In 2022, according to the IPAC, 18 applications for legal aid to challenge detention were successful.
Overall the main obstacles to accessing legal assistance in detention is the short deadline for challenging a detention order, during which legal aid must be applied for; the lack of resources on behalf of the detainee to contract the services of a lawyer; the lack of access to legal aid if detained under provisions of the Aliens and Immigration Law and the lack of information and counselling to access legal aid. Judicial review requires court expenses of approximately €100 and €800 for a Habeas Corpus application, which often an NGO or the detainee are not in a position to provide. NGO lawyers may provide assistance to prepare legal aid applications, but they are not permitted to appear before the court.
Contacting a lawyer is not a significant issue, and detainees do receive a list of lawyers and their telephone numbers as compiled by the Cyprus Bar Association and as required by law. However, detainees rarely use the list, as they usually contact lawyers recommended by other detainees or friends, or lawyers that visit the detention centre to meet another detainee/client. Meetings with lawyers in detention are confidential and held in a specialised room which has been designated as the lawyer’s room. The clients are contacted mainly through their mobile phones.
Asylum seekers in detention reach NGOs providing legal assistance primarily through word of mouth, especially since the information available to asylum seekers is often not available or outdated (see section on Information for Asylum Seekers and Access to UNHCR and NGOs), or by NGOs carrying out monitoring visits to the detention centre. If an NGO visiting the detention centre cannot offer legal assistance, it often refers asylum seekers to NGOs that do offer such services. If an asylum seeker was represented prior to their detention, there may be a slightly better chance of challenging the detention. However, similar issues will arise, as an asylum seeker who was represented by a private lawyer prior to detention may not have the funds to continue contracting the lawyer’s services.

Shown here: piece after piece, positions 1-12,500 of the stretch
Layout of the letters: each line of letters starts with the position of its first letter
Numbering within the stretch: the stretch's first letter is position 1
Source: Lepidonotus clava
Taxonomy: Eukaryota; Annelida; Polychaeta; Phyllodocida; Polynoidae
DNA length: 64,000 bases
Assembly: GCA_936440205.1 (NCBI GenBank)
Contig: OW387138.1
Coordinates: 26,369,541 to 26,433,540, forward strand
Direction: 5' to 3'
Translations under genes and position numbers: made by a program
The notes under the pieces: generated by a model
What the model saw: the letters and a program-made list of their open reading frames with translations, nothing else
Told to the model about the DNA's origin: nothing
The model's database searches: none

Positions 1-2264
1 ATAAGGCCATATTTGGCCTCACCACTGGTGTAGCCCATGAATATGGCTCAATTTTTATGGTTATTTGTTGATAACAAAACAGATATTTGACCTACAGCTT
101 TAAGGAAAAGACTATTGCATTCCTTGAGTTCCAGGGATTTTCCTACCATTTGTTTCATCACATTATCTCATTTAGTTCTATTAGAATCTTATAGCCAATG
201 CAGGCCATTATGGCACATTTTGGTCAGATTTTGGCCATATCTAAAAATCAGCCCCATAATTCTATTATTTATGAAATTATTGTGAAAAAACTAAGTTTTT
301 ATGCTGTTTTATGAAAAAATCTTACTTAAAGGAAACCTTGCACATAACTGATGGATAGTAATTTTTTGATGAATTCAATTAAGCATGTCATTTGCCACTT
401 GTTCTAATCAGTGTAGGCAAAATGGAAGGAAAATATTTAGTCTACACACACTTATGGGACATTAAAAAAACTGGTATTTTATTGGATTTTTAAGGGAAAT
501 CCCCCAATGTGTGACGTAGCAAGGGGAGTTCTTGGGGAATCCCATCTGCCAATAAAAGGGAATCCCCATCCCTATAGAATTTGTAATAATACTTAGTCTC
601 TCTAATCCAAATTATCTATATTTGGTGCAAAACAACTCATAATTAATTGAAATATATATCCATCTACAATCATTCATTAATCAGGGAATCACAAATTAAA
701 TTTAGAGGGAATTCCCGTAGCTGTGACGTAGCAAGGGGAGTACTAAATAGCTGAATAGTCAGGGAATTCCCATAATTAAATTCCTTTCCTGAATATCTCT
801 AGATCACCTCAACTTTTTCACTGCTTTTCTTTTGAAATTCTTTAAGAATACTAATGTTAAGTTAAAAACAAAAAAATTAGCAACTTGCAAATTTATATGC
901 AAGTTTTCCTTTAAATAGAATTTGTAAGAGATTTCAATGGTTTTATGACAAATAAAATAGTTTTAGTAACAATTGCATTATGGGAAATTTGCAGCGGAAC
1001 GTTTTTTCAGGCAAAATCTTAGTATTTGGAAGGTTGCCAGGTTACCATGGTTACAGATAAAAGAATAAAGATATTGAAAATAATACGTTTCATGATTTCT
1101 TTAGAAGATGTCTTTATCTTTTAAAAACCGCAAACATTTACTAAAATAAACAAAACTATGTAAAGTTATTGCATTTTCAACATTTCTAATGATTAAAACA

Besides judicial review of detention, a legal representative can challenge the detention of an asylum seeker or request their release through administrative procedures that do not carry expenses. However, the lack of free legal assistance is again an obstacle for detainees to utilise this option.
Free legal assistance is available to asylum seekers in detention, as to all asylum seekers, and is provided by NGOs. However, the capacity is limited and services might not be consistent in time and may be terminated at any moment, as such services depend on project funding.
 Article 9ΣΤ(2) Refugee Law.
 Article 6Γ(2) Legal Aid Law.
 Based on cases brought before the Court by the Cyprus Refugee Council. The time required to examine legal aid cases can also be derived from the date of application and date of issuance of legal aid decisions as seen on the database of cases published by the Court available at: https://bit.ly/3lbnaCX.
 Article 6B(7)(b) Legal Aid Law.
 Article 6B and 6Γ Legal Aid Law.
 Information based on monitoring visits carried out by the Cyprus Refugee Council.
 Leginet is a subscription-based database for legislation, caselaw and secondary legislation, available at: https://bit.ly/3dBpMFV.
 CyLaw Database, IPAC decisions available at https://bit.ly/3wu2nzp.
 Information provided by the IPAC following a request by the Cyprus Refugee Council.
 Administrative Court, Alashkham, Legal Aid Application 15/2018, 17 July 2018, available in Greek at: https://bit.ly/2UTZUuT.
 Article 8(3)(b) Rights of Persons who are Arrested and Detained Law.
 Information based on monitoring visits carried out by the Cyprus Refugee Council.